What way round are you doing it

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What way round are you doing it

Post  hudmut on Thu 02 Dec 2010, 9:05 pm

Iv got most of my model all dry built so I'm getting to the point wear I'm going to start adding some painting.

What i want to ask is silly little things like did you paint the horn plates and spec plates all bolted up with the shafts in or all as parts ?

And what about the smoke box. I'm having hard time to make up my mind if i should paint it on the boiler all bolted up or on its own in a stand and then on top of all that should i do it with the perch casting on or of.. Any idea's ??

I'm going to use craftmaster paints after doing a lot of testing with other paints. Has any one tyred to add a bit of there PPA in when spraying. Its meant to let the paint flow when brush painting as well as help with a dry edge. Iv been thinking it might be of use when spraying the rear wheels as iv all ready got one in base cote it takes time to get the paint on so using this to delay the drying time would help with dry spots.

http://s249.photobucket.com/albums/gg203/hudmut/My%20little%20secret/ This is my build

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what way round

Post  tompettitt on Thu 02 Dec 2010, 11:05 pm

if you paint hornplates and boiler separately you may find when steamed up they come loose so need retightening hot before you drive your animal. mine loosened and i thought i had bent the crankshaft but when i worked it out the timming was out because the block / crankshaft distance moved. verdict paint before but tighten up several times or clean mating surfaces on assembly.. Tom


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Post  Steve Traill on Thu 02 Dec 2010, 11:32 pm

I find it pays to paint small assemblies or individual parts, the horn plates are painted seperately from the boiler however on the inside of the hornplate I only put three coats of paint as opposed to 5 - 6 everywhere else. Also when bolting up the hornplates to the boiler scrape away all the paint that is around the inside of the holes in the hornplate so that when you are happy that it is all in the right position each bolt can be taken out and given a collar of JBWeld. This is heat proof and prevents any movement between the boiler & hornplates. When spraying one needs to get an even finish all over and if too much is bolted together the finish will suffer.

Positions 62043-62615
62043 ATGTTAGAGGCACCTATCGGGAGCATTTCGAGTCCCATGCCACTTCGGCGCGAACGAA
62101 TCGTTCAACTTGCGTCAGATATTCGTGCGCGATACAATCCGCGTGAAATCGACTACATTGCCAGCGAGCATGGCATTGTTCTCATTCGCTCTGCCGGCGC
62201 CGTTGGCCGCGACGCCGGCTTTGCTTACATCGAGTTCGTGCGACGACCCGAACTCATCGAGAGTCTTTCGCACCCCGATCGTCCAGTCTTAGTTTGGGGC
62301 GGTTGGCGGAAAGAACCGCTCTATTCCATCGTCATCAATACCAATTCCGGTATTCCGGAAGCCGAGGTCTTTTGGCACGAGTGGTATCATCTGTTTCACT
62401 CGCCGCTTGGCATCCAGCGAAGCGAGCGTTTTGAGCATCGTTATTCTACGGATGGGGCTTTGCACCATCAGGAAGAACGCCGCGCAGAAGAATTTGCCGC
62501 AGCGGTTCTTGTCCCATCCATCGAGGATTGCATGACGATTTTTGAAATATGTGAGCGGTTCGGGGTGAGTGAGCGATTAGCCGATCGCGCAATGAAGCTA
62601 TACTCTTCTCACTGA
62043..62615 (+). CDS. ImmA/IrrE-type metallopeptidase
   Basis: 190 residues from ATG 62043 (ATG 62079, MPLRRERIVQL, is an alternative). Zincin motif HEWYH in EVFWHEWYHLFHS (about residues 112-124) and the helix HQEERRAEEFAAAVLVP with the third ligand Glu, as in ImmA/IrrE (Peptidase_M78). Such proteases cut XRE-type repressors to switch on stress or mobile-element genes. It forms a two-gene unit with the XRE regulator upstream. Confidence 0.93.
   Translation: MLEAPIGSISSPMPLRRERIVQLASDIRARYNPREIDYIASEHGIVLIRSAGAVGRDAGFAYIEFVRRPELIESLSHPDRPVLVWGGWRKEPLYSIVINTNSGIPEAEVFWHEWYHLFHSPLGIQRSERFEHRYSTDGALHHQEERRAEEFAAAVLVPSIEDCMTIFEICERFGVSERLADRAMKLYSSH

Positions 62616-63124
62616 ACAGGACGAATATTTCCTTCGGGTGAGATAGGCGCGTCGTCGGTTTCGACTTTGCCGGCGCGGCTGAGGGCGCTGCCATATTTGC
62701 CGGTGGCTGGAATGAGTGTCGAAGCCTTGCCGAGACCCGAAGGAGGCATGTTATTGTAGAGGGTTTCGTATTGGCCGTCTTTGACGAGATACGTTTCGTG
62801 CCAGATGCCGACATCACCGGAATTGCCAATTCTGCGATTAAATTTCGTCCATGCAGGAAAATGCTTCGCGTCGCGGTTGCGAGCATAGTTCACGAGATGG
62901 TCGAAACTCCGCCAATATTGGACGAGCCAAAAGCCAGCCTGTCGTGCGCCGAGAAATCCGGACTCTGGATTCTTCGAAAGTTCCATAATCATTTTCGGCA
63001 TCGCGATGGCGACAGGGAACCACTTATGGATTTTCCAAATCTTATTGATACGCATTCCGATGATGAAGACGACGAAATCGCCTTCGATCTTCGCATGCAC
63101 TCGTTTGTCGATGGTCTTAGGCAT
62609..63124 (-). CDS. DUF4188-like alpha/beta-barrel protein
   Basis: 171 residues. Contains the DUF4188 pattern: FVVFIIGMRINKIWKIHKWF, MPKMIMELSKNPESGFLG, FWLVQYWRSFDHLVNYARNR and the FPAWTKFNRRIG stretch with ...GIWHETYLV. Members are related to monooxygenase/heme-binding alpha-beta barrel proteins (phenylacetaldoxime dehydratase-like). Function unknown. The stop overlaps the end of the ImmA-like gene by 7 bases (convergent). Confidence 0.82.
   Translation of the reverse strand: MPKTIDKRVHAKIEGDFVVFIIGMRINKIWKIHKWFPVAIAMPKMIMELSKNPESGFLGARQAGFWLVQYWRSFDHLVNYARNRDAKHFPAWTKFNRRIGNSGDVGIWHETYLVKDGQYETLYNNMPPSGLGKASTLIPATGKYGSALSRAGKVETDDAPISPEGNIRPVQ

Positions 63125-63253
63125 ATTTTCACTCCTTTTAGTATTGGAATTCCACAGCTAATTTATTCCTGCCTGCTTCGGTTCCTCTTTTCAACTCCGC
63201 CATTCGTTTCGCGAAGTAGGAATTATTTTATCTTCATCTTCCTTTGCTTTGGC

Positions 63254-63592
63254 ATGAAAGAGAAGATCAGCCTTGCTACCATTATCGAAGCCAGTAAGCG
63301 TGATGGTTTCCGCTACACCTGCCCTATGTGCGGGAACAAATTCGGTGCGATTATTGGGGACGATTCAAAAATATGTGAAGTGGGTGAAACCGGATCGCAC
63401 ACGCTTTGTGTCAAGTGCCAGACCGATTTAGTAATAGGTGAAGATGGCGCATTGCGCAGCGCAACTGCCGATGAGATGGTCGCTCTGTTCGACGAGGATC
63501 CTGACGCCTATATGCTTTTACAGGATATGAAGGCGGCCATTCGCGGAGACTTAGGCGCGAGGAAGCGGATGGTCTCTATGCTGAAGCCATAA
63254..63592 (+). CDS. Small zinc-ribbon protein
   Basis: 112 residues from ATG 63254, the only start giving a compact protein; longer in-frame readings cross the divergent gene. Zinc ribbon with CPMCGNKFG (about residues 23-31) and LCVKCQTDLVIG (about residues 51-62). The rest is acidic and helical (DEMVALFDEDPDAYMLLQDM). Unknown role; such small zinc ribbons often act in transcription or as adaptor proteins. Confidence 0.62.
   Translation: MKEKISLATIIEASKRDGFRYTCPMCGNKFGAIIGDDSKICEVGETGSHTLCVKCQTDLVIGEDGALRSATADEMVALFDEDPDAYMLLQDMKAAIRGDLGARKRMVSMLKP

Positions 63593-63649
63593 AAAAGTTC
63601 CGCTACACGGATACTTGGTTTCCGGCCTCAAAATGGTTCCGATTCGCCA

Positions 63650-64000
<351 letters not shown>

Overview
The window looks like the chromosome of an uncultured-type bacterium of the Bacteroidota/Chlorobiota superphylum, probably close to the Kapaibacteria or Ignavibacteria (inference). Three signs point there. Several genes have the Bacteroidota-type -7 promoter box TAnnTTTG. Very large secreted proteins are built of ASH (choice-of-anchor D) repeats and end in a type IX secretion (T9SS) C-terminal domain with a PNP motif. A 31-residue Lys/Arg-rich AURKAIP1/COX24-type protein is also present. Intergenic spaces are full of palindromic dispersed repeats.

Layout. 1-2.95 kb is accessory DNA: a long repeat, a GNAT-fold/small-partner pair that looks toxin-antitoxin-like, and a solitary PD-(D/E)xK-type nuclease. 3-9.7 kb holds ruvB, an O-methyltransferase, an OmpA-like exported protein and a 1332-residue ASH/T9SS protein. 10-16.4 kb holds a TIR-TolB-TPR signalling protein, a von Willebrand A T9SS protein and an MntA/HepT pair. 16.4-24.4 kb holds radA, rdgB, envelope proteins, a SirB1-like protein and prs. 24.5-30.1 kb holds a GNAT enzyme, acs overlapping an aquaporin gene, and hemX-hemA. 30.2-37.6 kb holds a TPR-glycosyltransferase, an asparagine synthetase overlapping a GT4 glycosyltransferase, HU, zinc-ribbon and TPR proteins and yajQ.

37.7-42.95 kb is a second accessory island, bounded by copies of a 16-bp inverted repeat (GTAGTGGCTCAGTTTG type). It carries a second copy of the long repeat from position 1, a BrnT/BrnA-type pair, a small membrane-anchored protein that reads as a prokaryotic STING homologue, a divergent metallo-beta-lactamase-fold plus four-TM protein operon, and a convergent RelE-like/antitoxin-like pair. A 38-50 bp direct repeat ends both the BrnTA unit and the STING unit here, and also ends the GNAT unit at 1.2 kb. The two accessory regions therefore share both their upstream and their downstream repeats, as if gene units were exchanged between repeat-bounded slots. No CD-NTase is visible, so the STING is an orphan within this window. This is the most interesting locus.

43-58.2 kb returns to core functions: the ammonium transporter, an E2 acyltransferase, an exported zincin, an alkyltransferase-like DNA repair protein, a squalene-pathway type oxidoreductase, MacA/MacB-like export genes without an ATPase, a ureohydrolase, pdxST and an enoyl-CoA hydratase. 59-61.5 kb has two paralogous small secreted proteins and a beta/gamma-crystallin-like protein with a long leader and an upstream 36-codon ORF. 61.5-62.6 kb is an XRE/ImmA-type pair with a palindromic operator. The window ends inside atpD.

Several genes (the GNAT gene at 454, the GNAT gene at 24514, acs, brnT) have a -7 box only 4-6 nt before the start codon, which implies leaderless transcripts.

When using the craftmaster paints I used their spraying thinners not the brushing thinners. About 6 - 8% thinners was all that was needed however more important is the temperature of the paint & surrounding air. Too cold and you get an orange peel effect and if you add too much thinners it just runs everywhere. This time of year you really need to be spraying in a warm environment.

When painting the wheels I mount them on an engine stand so that I can spin them around. Then work out all the tricky bits to spray, the edges of all the spokes, the inner rim, the inner hub etc. Spray these first and then look to see what hasn't been covered with paint, chances are that 80% of the rest is now painted, a quick flash over the front of the spokes and the outer rim & it's all done!

Finally when spraying inside, use an air fed mask, they are so much better. I tried several quality filter masks but you always end up with paint up your nose a bit. The air fed masks are great with no paint spray getting into your lungs. I know they are more expensive, but cheaper than a new pair of lungs!
Steve Traill

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